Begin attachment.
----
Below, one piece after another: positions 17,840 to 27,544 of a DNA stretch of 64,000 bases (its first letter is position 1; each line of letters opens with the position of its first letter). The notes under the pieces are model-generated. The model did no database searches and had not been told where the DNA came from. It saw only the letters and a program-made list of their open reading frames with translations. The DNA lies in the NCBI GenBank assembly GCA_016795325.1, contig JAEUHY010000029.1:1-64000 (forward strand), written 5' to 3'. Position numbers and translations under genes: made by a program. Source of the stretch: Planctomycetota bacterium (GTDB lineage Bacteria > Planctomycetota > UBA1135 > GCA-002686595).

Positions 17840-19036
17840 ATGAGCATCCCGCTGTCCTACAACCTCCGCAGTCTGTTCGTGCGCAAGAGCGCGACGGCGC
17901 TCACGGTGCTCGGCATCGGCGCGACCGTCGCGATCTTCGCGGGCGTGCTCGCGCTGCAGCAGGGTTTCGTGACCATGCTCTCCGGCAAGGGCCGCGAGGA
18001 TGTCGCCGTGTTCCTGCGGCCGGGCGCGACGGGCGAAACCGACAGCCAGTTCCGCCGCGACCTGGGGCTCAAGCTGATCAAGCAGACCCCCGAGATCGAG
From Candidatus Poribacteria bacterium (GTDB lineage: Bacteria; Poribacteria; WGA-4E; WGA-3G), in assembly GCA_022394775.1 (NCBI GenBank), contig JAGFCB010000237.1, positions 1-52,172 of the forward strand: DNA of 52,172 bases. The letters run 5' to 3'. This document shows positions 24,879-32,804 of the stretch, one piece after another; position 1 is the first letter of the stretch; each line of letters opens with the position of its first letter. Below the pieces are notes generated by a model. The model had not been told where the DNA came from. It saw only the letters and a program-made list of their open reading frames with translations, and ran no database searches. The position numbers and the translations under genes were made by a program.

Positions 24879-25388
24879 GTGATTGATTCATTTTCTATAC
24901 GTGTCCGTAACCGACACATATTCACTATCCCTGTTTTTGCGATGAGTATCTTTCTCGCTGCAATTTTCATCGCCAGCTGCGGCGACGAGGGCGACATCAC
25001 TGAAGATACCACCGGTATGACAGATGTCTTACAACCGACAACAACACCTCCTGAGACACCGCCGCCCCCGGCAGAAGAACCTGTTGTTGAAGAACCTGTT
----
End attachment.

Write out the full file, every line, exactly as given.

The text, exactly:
Below, one piece after another: positions 17,840 to 27,544 of a DNA stretch of 64,000 bases (its first letter is position 1; each line of letters opens with the position of its first letter). The notes under the pieces are model-generated. The model did no database searches and had not been told where the DNA came from. It saw only the letters and a program-made list of their open reading frames with translations. The DNA lies in the NCBI GenBank assembly GCA_016795325.1, contig JAEUHY010000029.1:1-64000 (forward strand), written 5' to 3'. Position numbers and translations under genes: made by a program. Source of the stretch: Planctomycetota bacterium (GTDB lineage Bacteria > Planctomycetota > UBA1135 > GCA-002686595).

Positions 17840-19036
17840 ATGAGCATCCCGCTGTCCTACAACCTCCGCAGTCTGTTCGTGCGCAAGAGCGCGACGGCGC
17901 TCACGGTGCTCGGCATCGGCGCGACCGTCGCGATCTTCGCGGGCGTGCTCGCGCTGCAGCAGGGTTTCGTGACCATGCTCTCCGGCAAGGGCCGCGAGGA
18001 TGTCGCCGTGTTCCTGCGGCCGGGCGCGACGGGCGAAACCGACAGCCAGTTCCGCCGCGACCTGGGGCTCAAGCTGATCAAGCAGACCCCCGAGATCGAG
From Candidatus Poribacteria bacterium (GTDB lineage: Bacteria; Poribacteria; WGA-4E; WGA-3G), in assembly GCA_022394775.1 (NCBI GenBank), contig JAGFCB010000237.1, positions 1-52,172 of the forward strand: DNA of 52,172 bases. The letters run 5' to 3'. This document shows positions 24,879-32,804 of the stretch, one piece after another; position 1 is the first letter of the stretch; each line of letters opens with the position of its first letter. Below the pieces are notes generated by a model. The model had not been told where the DNA came from. It saw only the letters and a program-made list of their open reading frames with translations, and ran no database searches. The position numbers and the translations under genes were made by a program.

Positions 24879-25388
24879 GTGATTGATTCATTTTCTATAC
24901 GTGTCCGTAACCGACACATATTCACTATCCCTGTTTTTGCGATGAGTATCTTTCTCGCTGCAATTTTCATCGCCAGCTGCGGCGACGAGGGCGACATCAC
25001 TGAAGATACCACCGGTATGACAGATGTCTTACAACCGACAACAACACCTCCTGAGACACCGCCGCCCCCGGCAGAAGAACCTGTTGTTGAAGAACCTGTT